The Empire Strikes Back

21 Jan 2015

I’ve been using a Mac at home for over a decade, and pretty much all of my professional work has targeted Linux (or has been platform-neutral). Since university, my only real contact with Windows has been a work-issued computer, and since I changed jobs I don’t even have that on my main machine. Yet, I find myself excited about the upcoming Windows 10. From the prosaic - unifying things both technically and presentationally across a wide range of devices - to the outlandish - Cortana, augmented reality - they seem to be nailing both the ideas and the details. How did this happen? When did Microsoft get interesting?

It didn’t happen all at once. The Metro Modern design language showed that they could come up with something good-looking and innovative without just aping Apple, and the Kinnect is one of the few consumer products in a long while that’s genuinely impressed me on a technical level. There have been changes in the way they interact with the rest of the tech world too; supporting other people’s platforms and languages on Azure, and open sourcing key components of their own. All of these trends seem to be coming together, and recently they really seem to be hitting their stride.

To someone who started paying serious attention to the technology world in the late nineties, this is a strange turn of events. Microsoft were to us what IBM was for the previous generation; the staid, standard choice that nobody got fired for buying. Moreover, they were evil, the 800lb gorilla that crushed all before them with questionably legal business practices, ruthless patent suits, and Fear, Uncertainty and Doubt. Noted philanthropist and campaigner Bill Gates was the most despicable person on the planet (Mark Zuckerberg was still in high school). Whole communities pretty much defined themselves as being not Microsoft (although they’d spell it with a $).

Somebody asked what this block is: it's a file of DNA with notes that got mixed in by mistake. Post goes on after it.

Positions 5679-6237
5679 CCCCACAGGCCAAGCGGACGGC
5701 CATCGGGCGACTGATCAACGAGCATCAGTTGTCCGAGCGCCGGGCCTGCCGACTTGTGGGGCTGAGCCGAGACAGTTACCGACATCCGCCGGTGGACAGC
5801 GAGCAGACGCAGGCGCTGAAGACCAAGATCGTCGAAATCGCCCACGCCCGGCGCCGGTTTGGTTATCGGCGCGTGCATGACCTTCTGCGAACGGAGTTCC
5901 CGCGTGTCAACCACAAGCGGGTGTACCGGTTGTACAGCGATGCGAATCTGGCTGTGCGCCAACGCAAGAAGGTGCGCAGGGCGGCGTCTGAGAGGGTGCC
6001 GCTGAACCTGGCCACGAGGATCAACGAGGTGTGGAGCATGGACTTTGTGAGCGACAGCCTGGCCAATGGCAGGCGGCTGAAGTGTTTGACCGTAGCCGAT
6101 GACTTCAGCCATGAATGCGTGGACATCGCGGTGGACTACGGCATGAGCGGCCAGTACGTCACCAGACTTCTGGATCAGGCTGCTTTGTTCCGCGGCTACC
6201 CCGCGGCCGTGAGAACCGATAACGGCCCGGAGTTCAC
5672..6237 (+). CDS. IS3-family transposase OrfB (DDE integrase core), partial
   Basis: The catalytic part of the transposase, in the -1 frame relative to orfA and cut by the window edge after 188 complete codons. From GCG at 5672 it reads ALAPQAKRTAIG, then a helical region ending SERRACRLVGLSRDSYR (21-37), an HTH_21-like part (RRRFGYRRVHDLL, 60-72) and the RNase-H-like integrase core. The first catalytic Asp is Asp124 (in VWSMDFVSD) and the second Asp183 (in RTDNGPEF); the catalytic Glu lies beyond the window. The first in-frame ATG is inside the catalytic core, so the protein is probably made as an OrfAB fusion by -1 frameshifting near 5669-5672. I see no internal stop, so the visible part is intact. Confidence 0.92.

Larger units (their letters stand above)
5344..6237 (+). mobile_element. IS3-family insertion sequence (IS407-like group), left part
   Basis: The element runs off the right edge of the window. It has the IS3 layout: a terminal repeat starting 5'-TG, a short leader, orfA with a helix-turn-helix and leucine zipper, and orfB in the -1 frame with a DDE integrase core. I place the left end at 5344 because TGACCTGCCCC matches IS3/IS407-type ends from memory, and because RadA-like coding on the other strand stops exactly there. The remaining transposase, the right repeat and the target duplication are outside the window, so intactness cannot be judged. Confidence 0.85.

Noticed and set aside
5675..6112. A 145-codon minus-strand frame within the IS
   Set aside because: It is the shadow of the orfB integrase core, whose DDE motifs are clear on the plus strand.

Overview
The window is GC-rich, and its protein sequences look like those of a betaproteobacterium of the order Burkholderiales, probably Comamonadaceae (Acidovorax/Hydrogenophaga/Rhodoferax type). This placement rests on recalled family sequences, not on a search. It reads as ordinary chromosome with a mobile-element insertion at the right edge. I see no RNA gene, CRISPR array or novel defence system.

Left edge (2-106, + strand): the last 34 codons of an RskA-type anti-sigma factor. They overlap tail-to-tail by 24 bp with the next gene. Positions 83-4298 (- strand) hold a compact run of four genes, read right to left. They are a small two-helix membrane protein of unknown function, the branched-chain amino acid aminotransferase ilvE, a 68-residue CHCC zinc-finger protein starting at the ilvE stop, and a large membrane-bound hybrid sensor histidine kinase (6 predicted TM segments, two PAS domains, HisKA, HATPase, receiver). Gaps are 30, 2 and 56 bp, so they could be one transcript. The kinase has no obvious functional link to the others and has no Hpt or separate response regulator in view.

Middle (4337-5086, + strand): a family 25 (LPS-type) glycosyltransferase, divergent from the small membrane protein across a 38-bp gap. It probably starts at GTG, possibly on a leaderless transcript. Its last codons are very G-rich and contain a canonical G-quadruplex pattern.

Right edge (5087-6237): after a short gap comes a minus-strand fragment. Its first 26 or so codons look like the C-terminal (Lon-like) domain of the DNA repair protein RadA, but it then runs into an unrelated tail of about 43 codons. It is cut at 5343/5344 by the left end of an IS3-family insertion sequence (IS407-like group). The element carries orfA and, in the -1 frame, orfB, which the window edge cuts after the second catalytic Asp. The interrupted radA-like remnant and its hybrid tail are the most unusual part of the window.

The main difference between then and now is, of course, power. In the nineties, Microsoft absolutely dominated the personal computing landscape. Apple were a has-been on the verge of bankruptcy, and IBM were floundering. The web was only just starting to emerge in earnest. Microsoft had an open field, and they exploited it to the full.

Today, the picture is very different. The web as a common medium has diluted their platform advantage, and mobile has opened up a new frontier. For a while, Microsoft floundered, slow to adapt and leaning ever more heavily on their existing cash cows, seemingly oblivious that the world was moving on.

This seems to have changed. Their new CEO has accelerated the process, but I think it started before that. In any case, they seem to be re-energised by the knowledge that they’re no longer top dog. It’s unlikely that they’ll regain their dominant position, but they’re back in the fight in a big way.

It’s early days for Windows 10, of course, so I could be completely wrong. Perhaps this is the last gasp of a dying giant. The only way to know is to watch it unfold. One way or the other, though, it won’t be boring.

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